Volume 61

Tracking Potential Larval Dispersal Patterns from Nassau grouper Aggregation Sites: Evidence for Local Retention and the “Importance of Place”

Heppell, S.A. B.X. Semmens, C.V. Pattengill-Semmens, P.G.Bush, B.C. Johnson, C.M.McCoy, C. Paris, J. Gibb, and S.S. Heppell.
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Date: November, 2008

Pages: 325-327

Event: Proceedings of the Sixty-First Annual Gulf and Caribbean Fisheries Institute

City: Gosier

Country: Guadeloupe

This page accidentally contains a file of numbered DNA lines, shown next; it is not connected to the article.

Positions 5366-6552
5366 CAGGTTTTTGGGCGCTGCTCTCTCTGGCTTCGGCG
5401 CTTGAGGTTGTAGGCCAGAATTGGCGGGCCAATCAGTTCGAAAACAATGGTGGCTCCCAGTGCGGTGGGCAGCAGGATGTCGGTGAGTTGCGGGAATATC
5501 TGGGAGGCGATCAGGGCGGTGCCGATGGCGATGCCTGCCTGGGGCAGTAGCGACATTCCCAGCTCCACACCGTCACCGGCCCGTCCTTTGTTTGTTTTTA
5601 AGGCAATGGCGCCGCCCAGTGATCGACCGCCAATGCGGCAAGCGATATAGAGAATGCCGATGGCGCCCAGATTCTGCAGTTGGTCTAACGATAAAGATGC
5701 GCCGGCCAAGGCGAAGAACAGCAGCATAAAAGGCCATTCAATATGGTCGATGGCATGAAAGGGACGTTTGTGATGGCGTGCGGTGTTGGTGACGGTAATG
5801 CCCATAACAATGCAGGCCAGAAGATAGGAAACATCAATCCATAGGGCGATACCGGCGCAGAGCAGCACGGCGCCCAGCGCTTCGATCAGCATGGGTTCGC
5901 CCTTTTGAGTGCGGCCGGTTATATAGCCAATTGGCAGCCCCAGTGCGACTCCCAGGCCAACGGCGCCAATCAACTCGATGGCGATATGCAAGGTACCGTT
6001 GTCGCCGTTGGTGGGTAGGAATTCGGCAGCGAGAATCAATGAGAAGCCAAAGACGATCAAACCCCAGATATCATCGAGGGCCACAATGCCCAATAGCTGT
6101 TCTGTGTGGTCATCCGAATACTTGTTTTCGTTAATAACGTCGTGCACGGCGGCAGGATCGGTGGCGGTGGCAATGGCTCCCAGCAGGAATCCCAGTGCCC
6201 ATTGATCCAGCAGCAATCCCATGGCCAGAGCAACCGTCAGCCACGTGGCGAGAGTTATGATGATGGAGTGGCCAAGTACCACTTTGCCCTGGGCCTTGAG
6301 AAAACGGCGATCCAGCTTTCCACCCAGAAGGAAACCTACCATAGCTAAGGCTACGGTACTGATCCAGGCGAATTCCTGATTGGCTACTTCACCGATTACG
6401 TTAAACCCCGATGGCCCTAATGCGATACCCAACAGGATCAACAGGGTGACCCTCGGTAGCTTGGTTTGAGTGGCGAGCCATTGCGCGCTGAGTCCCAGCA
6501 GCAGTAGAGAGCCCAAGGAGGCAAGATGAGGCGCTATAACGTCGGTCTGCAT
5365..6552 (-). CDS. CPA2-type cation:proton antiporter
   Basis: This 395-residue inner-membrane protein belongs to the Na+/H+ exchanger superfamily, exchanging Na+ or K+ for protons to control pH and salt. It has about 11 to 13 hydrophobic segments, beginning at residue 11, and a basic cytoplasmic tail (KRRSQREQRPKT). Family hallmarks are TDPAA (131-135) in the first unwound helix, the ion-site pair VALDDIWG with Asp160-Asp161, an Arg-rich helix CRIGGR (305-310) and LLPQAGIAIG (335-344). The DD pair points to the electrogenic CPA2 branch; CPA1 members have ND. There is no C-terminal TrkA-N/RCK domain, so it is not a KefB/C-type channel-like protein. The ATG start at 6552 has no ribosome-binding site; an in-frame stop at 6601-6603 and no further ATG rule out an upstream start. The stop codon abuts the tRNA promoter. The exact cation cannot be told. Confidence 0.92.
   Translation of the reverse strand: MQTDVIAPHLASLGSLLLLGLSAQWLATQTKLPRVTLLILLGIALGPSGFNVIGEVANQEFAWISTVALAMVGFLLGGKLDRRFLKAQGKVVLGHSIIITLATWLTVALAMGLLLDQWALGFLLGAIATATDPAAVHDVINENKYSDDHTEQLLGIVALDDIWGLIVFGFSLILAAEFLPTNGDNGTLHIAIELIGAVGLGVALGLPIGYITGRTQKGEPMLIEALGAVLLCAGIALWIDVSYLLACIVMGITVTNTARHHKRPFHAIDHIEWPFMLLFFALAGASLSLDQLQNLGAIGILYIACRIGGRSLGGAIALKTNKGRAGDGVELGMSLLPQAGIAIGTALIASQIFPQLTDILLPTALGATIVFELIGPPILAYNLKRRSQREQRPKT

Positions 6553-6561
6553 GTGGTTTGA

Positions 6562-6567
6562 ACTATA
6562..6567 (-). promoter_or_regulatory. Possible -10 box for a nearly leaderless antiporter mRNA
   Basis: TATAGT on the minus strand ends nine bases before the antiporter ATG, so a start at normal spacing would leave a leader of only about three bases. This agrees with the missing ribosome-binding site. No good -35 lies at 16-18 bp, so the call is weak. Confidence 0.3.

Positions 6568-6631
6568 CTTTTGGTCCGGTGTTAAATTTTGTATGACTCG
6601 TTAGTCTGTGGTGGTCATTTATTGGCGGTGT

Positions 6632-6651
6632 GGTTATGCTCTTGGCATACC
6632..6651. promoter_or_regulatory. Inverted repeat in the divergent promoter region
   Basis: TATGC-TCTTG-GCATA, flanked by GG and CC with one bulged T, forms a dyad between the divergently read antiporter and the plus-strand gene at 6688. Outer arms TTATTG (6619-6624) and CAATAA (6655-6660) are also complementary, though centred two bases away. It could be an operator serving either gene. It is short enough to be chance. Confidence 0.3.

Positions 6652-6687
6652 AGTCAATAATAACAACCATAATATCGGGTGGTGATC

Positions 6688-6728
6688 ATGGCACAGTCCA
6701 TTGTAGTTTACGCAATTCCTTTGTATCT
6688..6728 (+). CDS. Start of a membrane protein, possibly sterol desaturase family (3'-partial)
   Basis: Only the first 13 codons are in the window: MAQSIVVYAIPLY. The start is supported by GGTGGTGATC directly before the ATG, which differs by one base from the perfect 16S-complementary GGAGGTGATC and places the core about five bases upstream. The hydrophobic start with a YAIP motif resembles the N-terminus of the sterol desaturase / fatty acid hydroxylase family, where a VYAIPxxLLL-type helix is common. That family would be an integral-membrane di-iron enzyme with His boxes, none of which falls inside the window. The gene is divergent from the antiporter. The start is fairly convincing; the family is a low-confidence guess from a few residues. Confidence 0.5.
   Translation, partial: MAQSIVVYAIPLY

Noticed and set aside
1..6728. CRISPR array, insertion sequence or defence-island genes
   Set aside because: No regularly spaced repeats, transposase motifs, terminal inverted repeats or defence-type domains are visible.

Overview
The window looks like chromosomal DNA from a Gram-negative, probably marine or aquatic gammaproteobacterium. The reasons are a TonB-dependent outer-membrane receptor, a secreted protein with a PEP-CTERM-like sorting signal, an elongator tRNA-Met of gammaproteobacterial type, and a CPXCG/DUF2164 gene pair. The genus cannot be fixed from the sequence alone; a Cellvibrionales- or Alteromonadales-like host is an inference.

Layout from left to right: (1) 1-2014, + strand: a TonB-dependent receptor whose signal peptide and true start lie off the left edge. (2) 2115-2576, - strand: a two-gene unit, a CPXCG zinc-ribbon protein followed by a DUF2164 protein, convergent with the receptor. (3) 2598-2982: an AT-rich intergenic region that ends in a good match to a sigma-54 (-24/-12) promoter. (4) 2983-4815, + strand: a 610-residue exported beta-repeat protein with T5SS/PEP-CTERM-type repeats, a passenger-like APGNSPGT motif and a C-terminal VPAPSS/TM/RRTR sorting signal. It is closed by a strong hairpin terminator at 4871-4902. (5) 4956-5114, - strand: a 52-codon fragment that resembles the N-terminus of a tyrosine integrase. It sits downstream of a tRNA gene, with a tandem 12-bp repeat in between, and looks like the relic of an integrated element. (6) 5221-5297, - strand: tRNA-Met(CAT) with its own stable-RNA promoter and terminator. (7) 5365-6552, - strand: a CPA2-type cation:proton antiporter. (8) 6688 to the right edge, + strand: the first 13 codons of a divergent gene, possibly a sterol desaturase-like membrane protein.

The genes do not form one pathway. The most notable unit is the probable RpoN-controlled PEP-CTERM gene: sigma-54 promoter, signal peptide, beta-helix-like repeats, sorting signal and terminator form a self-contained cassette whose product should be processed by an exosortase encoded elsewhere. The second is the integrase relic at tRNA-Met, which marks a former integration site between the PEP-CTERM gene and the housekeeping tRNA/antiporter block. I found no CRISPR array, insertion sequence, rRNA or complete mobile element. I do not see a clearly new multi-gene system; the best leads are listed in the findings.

Nassau grouper spawn in large aggregations at specific locations 1-3 times each winter. The fate of the larvae between birth and the time they settle out is virtually unknown, yet the location of the aggregation site itself must be important in determining their fate. In order to investigate the “importance of place” for aggregation-spawning species, during the winter of 2008 we deployed Surface Velocity Profile drifters at the Nassau grouper spawning aggregation site on Little Cayman Island. A single drifter was deployed each night for five nights following the January full moon, then subsequently recovered after 12 hours to determine initial trajectory paths. On the 6th night, when peak spawning was observed, three drifters were deployed simultaneously and tracked for 35 days. The drifters released on the night of spawning showed substantial eddy formation near the aggregation site, in contrast to the largely linear paths taken on nights prior to spawning. This suggests an oceanographic-based “importance of place” for the aggregation site that may result in local recruitment. This would mean that local aggregations of fish are directly responsible for the long-term survival of local populations. We plan to continue our work in 2009. This work will give substantial credence to the need to protect specific locations because they are unique and critical to the long-term survival of the many species that aggregate there, including the important and endangered Nassau grouper.

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